Is It Discerment or Questioning God?


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Last week I wrote about one of the crucial components of righteous faith is not questioning God.  The more I thought about that post, the more I considered that it might be confusing, even misleading.  For me there is a clear distinction between discerning God’s will and questioning God.  On the surface, the two might seem interchangeable, but they clearly function differently.

To discern is to ask questions about the nature of the world, the nature of humankind, and what God would have us do.  We cannot act according to God’s will unless we have sought out what God’s will is, unless we have prayerfully asked God to reveal God’s will to us.  It does involve questions, but the intention of asking the questions is to better serve God.  This is precisely what Jesus was doing in the garden of Gethsemane the night of his betrayal.  Kneeling in the garden, he prayed about the suffering and death that was before him.  He was discerning if it was the will of the Father.  If it was, then he had every intention of doing what was asked of him.  Christ didn’t question why; he respected unequivocally the will of the Father.  He prayerfully discerned what God wanted and was prepared to do it.  As the Gospels testify, he did.

Questioning God is about demanding accountability and the reasoning behind God’s will.  As human beings, we do not posses the right to demand God account for God’s self.  We cannot understand nor fully comprehend all that is at work in the world.  We cannot demand that God justify God’s self because God is beyond human understanding, both in divine nature and ability.  We have to entrust ourselves to God and trust in God’s reasons for acting or not acting.  God has promised that God will ultimately bring about goodness and justice, and we have to hold fast to that promise rather than constantly demanding that God explain everything that occurs when we lack the big perspective.  Jesus didn’t ask why he had to suffer and die.  Certainly as God he knew, but his human nature had to trust.  He had to be willing to go forward even in the face of physical pain, humiliation, and death.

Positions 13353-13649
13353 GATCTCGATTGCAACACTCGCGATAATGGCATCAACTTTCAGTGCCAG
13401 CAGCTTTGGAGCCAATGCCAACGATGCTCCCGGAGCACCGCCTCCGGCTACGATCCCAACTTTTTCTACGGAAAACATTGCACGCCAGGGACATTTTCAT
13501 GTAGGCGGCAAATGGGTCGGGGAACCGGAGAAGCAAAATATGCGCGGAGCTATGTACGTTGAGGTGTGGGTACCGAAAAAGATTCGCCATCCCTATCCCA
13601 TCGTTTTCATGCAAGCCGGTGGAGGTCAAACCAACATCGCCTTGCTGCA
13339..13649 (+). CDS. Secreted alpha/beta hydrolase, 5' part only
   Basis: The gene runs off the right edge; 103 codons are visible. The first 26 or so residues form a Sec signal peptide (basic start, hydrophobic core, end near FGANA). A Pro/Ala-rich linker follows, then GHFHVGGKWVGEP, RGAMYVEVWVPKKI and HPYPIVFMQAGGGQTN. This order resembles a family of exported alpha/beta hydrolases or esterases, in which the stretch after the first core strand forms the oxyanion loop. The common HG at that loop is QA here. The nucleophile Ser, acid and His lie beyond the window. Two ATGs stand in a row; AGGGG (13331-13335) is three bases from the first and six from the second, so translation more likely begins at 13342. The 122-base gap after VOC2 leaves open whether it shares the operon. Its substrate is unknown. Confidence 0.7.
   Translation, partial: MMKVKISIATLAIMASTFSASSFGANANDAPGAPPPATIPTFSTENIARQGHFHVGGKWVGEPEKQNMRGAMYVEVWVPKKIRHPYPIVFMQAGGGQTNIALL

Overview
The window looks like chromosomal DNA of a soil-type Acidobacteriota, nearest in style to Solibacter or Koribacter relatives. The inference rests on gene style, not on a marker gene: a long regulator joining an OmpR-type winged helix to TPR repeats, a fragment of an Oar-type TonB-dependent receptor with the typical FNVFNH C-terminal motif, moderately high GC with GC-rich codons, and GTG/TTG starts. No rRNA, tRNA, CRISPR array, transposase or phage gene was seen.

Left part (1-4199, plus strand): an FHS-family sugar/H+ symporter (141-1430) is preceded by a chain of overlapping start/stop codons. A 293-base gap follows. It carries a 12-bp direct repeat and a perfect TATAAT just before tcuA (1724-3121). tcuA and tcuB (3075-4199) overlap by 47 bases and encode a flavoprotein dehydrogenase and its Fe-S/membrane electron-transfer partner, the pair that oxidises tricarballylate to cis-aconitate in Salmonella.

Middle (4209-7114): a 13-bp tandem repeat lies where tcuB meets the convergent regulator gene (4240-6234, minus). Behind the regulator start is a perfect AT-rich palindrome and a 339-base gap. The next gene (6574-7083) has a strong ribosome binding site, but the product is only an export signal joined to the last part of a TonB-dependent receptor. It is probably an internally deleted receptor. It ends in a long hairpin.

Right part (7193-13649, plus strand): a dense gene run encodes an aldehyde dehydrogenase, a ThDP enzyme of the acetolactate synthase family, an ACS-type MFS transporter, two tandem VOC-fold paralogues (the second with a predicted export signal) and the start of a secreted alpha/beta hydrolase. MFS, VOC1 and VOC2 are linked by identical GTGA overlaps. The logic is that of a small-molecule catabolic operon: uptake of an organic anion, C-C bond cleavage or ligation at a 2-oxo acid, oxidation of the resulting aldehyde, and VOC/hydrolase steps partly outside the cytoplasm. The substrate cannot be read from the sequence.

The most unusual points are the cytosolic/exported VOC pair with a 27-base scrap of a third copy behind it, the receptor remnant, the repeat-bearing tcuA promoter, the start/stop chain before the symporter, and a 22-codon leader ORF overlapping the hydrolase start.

Jesus says, “If any want to become my followers, let them deny themselves and take up their cross and follow me” (Mark 8:34).  We are asked to follow, not seek to know why we have a cross, or why we have to carry it.  That is questioning God.  Take it up and follow Jesus.  We can ask what our individual cross is as they all vary.  We can ask God to show us where to go and seek God’s help in bearing our burden.  Those are questions of discernment.  They provide the insight we as Christians need to see what God would have us do and where God is leading us.

When we are young in our faith, we ask questions to learn who God is and understand as best we can the nature of God.  The time comes when we have enough of an experience with God and have grown in our relationship that God expects us to spend less time asking questions about the nature of things, and spend more time asking about what God would have us do about them.  I don’t need to understand all the inner workings of the human nature to understand that we are sinful beings.  I don’t need to know why we are sinful, but I do need to know how I can overcome my sinful impulses and live as a disciple of Christ.  The difference can be subtle, but whenever we find our questions implying that God owes us answers, we discover that we are treading on the very ground that is built upon human desire for knowledge and justification, rather than the solid rock of Jesus Christ that calls for faith.  Questioning God makes us stop in our tracks, but seeking discernment is about continuing to more forward and onward with Christ.


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